Recovering from cancer is a big challenge but one Wakefield woman used it as motivation to lose six stone. Sophie McCandlish reports.
Eight years ago Clare Dransfield discovered she had a malignant melanoma on her lower leg.
“I had a bit of dry skin around a mole on my leg. I thought it was just a bit of eczema, which I’d had as a baby, and used moisturiser on it but it wouldn’t clear up,” says Clare from Wakefield.
“I was at a toddler group one day and was sitting next to an A&E nurse so I asked her about it. She told me to give her the baby and book a doctor’s appointment.
“I went and the doctor gave me some steroid cream and told me to go back in a week if it hadn’t cleared up.
“It didn’t so I went back and he referred me to the dermatology department at Dewsbury Hospital.
“I then got a call from the hospital’s skin cancer department. It was a Friday and they wanted to see me Monday. I remember I was surrounded by eight kids and no-one had mentioned cancer before, it was quite a shock.”
Clare, who runs her own childcare business, had a biopsy and was then called in to see a consultant.
“I remember being introduced to a lady who was sitting in and I thought ‘she is here for support’ and she was. I was told they wanted to remove the mole and about a centimetre all the way round.
“As it was on my calf and they couldn’t pull the skin back together, they would need to do a skin graft from the opposite thigh to cover the wound.”
Clare chose to stay awake during the operation and, although she couldn’t feel any pain, said she had to ask the surgeon to stop as he was taking the skin graft.
“I could feel what he was doing and said he would have to stop. He said he hadn’t taken quite enough but it should cover the wound. I saw it before it was bandaged up and it was very neat.”
Prescribed two weeks rest, Clare said she struggled to stay off her feet.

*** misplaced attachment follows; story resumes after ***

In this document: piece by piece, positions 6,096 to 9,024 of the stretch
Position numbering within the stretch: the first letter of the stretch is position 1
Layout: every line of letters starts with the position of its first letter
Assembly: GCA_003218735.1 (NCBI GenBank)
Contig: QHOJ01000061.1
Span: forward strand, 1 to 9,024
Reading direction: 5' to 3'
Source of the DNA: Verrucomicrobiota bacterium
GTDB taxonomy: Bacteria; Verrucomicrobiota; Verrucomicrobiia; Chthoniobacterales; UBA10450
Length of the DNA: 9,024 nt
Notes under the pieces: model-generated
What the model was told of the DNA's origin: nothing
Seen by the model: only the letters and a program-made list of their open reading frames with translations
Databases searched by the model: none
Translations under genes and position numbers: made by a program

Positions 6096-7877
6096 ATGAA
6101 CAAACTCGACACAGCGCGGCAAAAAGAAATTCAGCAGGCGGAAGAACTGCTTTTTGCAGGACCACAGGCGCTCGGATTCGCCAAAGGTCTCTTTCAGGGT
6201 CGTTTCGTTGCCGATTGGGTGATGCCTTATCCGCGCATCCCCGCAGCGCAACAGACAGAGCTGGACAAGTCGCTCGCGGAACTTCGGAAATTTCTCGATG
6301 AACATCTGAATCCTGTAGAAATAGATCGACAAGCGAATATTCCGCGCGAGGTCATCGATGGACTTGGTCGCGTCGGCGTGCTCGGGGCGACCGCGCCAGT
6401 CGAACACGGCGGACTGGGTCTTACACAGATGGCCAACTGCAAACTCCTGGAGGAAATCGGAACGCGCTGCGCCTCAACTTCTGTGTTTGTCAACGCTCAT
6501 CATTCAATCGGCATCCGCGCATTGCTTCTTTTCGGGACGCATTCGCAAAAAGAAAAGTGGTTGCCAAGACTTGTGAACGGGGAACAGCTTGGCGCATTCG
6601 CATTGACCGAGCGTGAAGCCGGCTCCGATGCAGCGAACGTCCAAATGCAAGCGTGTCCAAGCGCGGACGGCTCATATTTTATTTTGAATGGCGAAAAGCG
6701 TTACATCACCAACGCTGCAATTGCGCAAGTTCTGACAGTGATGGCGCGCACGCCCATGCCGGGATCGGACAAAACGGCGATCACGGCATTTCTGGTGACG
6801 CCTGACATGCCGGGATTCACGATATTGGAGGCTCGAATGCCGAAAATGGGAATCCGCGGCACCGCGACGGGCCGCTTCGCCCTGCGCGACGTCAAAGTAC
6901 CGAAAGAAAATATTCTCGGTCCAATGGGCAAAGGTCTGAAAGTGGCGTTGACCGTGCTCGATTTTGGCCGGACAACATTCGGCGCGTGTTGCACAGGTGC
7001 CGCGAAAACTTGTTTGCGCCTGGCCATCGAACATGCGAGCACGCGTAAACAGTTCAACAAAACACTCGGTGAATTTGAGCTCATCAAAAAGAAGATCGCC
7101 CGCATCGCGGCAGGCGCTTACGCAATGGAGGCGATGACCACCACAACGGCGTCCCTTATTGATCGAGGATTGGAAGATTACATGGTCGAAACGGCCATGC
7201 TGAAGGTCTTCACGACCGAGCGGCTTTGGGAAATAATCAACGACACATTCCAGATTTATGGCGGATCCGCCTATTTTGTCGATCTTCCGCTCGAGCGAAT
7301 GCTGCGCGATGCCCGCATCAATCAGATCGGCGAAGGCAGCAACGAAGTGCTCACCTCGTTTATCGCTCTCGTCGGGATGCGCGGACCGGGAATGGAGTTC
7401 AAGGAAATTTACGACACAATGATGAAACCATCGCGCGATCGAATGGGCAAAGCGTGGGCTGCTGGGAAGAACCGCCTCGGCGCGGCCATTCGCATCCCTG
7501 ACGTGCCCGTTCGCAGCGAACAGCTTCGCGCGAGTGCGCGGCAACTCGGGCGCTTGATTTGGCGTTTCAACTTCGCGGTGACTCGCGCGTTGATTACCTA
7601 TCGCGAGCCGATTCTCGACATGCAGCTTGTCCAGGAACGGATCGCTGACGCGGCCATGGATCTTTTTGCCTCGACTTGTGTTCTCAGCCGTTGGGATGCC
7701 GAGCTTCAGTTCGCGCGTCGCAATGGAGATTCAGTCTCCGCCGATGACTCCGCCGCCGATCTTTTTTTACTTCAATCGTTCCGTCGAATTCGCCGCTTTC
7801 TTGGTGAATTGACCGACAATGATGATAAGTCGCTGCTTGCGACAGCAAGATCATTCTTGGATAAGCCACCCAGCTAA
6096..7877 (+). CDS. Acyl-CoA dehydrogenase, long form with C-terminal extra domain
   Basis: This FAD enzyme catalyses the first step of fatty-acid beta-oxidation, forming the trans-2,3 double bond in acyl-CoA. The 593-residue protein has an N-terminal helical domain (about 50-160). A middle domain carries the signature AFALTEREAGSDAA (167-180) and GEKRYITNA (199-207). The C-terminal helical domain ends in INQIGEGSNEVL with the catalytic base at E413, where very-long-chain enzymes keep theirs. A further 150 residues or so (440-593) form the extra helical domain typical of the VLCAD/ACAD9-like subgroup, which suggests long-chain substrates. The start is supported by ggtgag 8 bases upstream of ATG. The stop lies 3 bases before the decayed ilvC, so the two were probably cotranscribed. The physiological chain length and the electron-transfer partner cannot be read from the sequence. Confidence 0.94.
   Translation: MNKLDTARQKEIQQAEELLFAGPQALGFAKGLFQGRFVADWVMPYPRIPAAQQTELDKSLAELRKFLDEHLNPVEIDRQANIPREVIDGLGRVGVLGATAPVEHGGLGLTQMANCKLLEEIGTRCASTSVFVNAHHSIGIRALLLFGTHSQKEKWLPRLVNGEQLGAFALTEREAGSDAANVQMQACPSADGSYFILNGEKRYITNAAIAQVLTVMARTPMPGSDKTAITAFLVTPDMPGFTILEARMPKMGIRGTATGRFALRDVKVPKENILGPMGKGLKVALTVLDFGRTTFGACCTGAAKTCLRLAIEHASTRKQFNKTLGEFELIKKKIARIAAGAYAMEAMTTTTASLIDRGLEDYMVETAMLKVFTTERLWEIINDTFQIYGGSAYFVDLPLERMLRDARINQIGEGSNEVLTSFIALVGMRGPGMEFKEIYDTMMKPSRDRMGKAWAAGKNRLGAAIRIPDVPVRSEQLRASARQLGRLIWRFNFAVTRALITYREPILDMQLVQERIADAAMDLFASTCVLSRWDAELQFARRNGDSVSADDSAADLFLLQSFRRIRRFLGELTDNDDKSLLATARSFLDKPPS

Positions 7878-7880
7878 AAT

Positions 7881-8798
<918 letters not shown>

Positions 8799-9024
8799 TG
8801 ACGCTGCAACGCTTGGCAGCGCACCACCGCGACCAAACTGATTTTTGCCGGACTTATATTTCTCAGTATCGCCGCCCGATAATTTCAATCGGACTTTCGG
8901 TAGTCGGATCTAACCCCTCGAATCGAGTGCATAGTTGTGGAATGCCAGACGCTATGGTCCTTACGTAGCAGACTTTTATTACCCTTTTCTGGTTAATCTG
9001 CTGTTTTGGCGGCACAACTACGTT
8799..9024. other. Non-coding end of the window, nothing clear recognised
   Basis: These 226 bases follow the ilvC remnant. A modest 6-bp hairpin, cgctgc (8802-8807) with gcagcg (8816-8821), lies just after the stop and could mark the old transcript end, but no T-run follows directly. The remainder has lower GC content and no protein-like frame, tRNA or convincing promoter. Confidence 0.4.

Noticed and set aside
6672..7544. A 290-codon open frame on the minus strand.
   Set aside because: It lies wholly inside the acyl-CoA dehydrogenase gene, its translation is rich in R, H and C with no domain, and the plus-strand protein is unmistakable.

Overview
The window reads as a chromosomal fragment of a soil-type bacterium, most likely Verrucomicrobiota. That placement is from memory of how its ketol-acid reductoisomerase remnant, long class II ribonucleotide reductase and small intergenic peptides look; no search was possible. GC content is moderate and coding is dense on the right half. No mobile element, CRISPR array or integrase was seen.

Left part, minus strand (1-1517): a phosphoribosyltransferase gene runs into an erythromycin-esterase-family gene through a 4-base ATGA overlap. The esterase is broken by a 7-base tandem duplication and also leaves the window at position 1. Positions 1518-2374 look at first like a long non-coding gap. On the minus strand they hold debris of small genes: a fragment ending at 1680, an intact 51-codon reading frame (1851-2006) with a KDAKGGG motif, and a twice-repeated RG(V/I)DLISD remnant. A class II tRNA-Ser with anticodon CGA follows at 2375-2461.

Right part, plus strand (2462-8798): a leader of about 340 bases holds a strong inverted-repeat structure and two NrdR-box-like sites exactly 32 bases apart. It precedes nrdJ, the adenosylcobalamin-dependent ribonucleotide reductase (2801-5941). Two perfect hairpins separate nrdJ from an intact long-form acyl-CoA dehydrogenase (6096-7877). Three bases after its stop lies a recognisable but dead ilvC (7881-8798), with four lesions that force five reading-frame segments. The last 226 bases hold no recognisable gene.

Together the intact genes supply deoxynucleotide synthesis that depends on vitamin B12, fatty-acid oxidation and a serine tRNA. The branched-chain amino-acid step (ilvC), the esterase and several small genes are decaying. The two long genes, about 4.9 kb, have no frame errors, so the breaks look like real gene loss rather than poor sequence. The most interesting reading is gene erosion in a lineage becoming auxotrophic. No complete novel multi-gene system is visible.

“There was no pain as the nerve endings had been taken out during the operation, so I felt fine and thought doing a bit of ironing would be ok but when I went back two weeks later I had developed a blood clot.”
Clare then had to go to the hospital every Saturday morning for treatment.
“My leg was was dressed in honey and seaweed, all sorts of things to try and get it to heal,” she said.
Eventually it did but Clare was delivered a blow when her consultant said the cancer was deeper than they thought and he wanted to take another centimetre from the wound.
This time Clare was fully anaesthetised and rested her leg completely afterwards which meant it healed smoothly.
During her treatment Claire had to have other moles on her body photographed and checked.
The 42-year-old said during the stress of coping with a cancer diagnosis, undergoing surgery and trying to juggle a busy home life and career, she had been comfort eating and her weight had escalated to 16 stone.
“Every two weeks I had to go for a check-up, which meant stripping to my underwear while someone with a magnifying glass looked at all the moles on my body and compared them to the photographs. I decided I would enjoy Christmas and then get my weight under control.”
Clare joined Slimming World and shed six stone over the following 14 months.
“It was such a boost the nurses noticing my weight loss when I was having to strip off for my check-ups and I felt so much better about myself.”
Clare was signed off from treatment 18 months ago and has kept on maintaining her weight, but did find one area of her body impossible to tone.
“I felt very self-conscious about my sagging bustline. My breasts had dropped in position and I wanted them back to how they were before.”
Supported by her husband, Martin, who had also lost three stone, Clare decided to look into having a breast lift.
She decided to have her operation performed by Chris Fenn, consultant plastic and reconstructive surgeon at Spire Leeds Hospital and, following her surgery in December last year, she said she is delighted with the results.
There was just one more thing that Clare was concious about and that was the scar left by her two skin grafts.
“The skin was pearly white and there was nothing I could do to make it less conspicious,” says Clare. “If I went on holiday people always asked about it, so I had a tattoo which covers it up and now people can’t see the scar.”